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The Ten Most Fuel-Efficient Cars For '10 Page 2

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Honda Civic Hybrid

EPA City/Highway/Combined mpg: 40/45/42
Annual Fuel Cost: $921
TheCarConnection Meta Review Rating: 8.6 (2009)
The Bottom Line: The 2009 Honda Civic is a very livable fuel-economy champ.

Unless you look closely, the 2010 Honda Civic Hybrid looks pretty much like a standard Honda Civic sedan. However it packs a smaller 1.3-liter four-cylinder engine and Honda's Integrated Motor Assist (IMA) hybrid system. You won't be able to accelerate from a stop in electric-only mode like in the Prius and other full hybrids, but the system allows the engine to turn off at stoplights, which could save a lot of fuel in stop-and-go commuting.


Honda Insight

EPA City/Highway/Combined mpg: 40/43/41
Annual Fuel Cost: $944
TheCarConnection Meta Review Rating: 7.4
The Bottom Line: For those who want to be seen in a smart, high-mileage hybrid but prefer to pinch pennies at the dealership, the 2010 Honda Insight is the way to go.

The Insight is an all-new model for 2010; it's offered only as a hybrid and has a unique fastback/hatchback body style that earns it instant recognition as a rival to the Prius—even if, according to Honda, it's looking to appeal to those who are keeping tighter wraps on the budget than Prius shoppers. Many might actually prefer the slightly more mainstream cabin dimensions and appointments of the 2010 Honda Civic Hybrid—essentially unchanged versus 2009—to those of the 2010 Honda Insight. And surprisingly, the Civic Hybrid gets slightly better Highway and Combined ratings than the Insight with essentially the same powertrain.


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Comments (5)
  1. interesting list. i personally find the camry, civic, accord, etc hybrids very practical. if it helps reduce our reliance on petrol the slightest, that's great. how in the world a car the size of the yaris (and with those looks) only gets ~29 MPH is beyond me. assume the allaboutprius.com site/editor are proud papa's with the prius staying atop the list once again :-)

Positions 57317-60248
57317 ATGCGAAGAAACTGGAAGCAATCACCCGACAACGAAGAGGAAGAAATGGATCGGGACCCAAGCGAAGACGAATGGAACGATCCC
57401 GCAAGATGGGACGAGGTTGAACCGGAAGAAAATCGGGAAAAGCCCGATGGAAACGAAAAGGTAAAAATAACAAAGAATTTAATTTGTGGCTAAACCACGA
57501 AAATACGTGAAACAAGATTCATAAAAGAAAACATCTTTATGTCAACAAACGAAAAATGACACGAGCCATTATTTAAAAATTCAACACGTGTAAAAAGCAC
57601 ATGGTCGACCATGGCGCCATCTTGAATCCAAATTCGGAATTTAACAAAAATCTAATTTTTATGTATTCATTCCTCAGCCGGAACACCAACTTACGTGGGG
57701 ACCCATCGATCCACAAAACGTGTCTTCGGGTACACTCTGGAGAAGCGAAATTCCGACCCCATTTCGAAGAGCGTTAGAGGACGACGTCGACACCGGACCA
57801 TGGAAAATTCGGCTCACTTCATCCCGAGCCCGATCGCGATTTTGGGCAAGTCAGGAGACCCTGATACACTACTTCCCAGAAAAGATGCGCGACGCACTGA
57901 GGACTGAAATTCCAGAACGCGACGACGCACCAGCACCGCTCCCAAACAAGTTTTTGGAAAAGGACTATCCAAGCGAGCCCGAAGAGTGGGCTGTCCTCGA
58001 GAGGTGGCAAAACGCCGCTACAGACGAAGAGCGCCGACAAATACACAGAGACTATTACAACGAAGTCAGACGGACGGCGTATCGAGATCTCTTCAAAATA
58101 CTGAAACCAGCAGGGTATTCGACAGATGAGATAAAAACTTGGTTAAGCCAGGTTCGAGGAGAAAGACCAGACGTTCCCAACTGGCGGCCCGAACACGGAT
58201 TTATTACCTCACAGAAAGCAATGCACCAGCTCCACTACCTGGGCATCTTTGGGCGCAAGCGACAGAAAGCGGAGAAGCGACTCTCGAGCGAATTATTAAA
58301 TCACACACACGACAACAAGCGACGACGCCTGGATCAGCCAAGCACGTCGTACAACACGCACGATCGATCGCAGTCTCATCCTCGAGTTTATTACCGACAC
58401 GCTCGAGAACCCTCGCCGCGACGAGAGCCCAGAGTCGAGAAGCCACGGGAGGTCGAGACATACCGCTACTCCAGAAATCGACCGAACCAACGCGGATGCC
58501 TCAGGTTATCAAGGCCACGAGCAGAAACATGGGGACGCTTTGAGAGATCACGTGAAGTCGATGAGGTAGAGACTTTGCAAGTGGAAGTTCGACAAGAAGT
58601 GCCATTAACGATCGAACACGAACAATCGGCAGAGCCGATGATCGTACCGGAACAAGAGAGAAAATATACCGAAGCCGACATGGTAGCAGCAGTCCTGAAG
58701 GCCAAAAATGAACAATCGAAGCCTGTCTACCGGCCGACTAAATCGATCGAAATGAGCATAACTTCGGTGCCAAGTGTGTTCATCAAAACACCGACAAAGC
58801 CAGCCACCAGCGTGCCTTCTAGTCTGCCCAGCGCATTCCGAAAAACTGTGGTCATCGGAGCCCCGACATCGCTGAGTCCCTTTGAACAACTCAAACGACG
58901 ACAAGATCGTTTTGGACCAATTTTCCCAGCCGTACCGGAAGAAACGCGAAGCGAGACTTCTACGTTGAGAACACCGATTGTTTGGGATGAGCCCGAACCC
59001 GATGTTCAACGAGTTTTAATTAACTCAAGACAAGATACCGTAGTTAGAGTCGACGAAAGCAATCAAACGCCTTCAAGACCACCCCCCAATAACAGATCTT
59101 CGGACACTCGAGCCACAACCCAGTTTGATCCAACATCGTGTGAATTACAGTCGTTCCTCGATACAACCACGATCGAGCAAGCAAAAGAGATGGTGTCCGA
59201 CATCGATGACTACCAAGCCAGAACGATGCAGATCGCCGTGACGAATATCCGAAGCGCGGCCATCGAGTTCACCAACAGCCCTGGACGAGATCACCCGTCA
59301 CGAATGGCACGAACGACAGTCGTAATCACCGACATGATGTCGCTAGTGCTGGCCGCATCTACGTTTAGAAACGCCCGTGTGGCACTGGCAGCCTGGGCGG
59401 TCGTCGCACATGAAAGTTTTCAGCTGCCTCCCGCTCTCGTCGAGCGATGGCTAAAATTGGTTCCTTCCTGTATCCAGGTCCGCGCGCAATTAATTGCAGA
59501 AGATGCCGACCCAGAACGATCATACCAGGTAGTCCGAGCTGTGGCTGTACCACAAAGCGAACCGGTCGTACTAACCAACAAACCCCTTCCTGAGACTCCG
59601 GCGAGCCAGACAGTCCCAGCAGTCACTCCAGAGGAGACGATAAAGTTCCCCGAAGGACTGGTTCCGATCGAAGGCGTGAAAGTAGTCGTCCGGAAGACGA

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  2. Wow, Chevy's hybrids didn't even make it above the imports non-hybrids. Guess they STILL don't get it.
     
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  3. I think the people driving the Lambo or Bentley(s) don't really care about mileage. I would rather drive a large gas guzzling SUV or Truck knowing that the Occupants inside are safe, that seems more important to me than saving a couple bucks on gas.
     
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  4. Oh and as for the Prius, can't wait to see what happens in the lawsuit...
     
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  5. I don't think that even VW gets it. I have a 2004 VW TDI 5 spd. It gets 41 to 44 mpg. combined during the Winter. Two weeks ago, my wife drove it approximately 500 miles round trip to the Tn. border and back. 51 mpg. I have logged 48, 50, 49 and 47.7,47.7 mpg. combined. Now VW has upped the hp, cleaned up the emissions, and dropped the fuel mileage. We have 145,000 plus miles on my wife's Jetta TDI, but I am at a loss as to what to replace it with?? I drive a 98 Neon R/T with 158,299 miles on it. It has a 150 hp double overhead cam engine with a 7,000 rpm redline and a 7,300 factory rev limiter. It still runs 120 mph in 4th and I still have 5th gear left over. I drive it hard and get 31 mpg combined. I drive it like an old man and I get a best of 37.7 mpg combined. The new cars have a hard time matching that. What are the car manufacturers doing???
     
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